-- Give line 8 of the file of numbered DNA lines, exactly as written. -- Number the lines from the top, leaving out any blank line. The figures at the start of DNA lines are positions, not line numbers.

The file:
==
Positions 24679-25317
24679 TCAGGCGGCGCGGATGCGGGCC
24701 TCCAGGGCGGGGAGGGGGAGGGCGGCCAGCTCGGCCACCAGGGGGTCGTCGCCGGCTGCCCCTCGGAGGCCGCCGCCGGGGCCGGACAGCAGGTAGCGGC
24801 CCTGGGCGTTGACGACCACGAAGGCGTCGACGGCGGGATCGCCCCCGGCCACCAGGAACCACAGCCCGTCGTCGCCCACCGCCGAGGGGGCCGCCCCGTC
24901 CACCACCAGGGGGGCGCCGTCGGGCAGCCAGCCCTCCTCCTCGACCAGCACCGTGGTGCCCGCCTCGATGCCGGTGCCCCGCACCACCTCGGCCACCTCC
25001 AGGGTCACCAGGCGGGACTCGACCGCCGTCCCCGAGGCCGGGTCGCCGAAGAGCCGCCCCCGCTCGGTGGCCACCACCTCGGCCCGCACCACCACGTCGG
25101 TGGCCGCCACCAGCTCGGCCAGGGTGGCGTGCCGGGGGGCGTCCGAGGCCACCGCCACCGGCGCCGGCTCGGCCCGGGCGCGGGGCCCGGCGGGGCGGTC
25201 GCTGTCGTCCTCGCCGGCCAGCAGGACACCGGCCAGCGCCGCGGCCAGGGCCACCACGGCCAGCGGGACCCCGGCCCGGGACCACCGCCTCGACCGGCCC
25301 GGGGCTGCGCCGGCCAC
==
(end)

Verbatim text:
25201 GCTGTCGTCCTCGCCGGCCAGCAGGACACCGGCCAGCGCCGCGGCCAGGGCCACCACGGCCAGCGGGACCCCGGCCCGGGACCACCGCCTCGACCGGCCC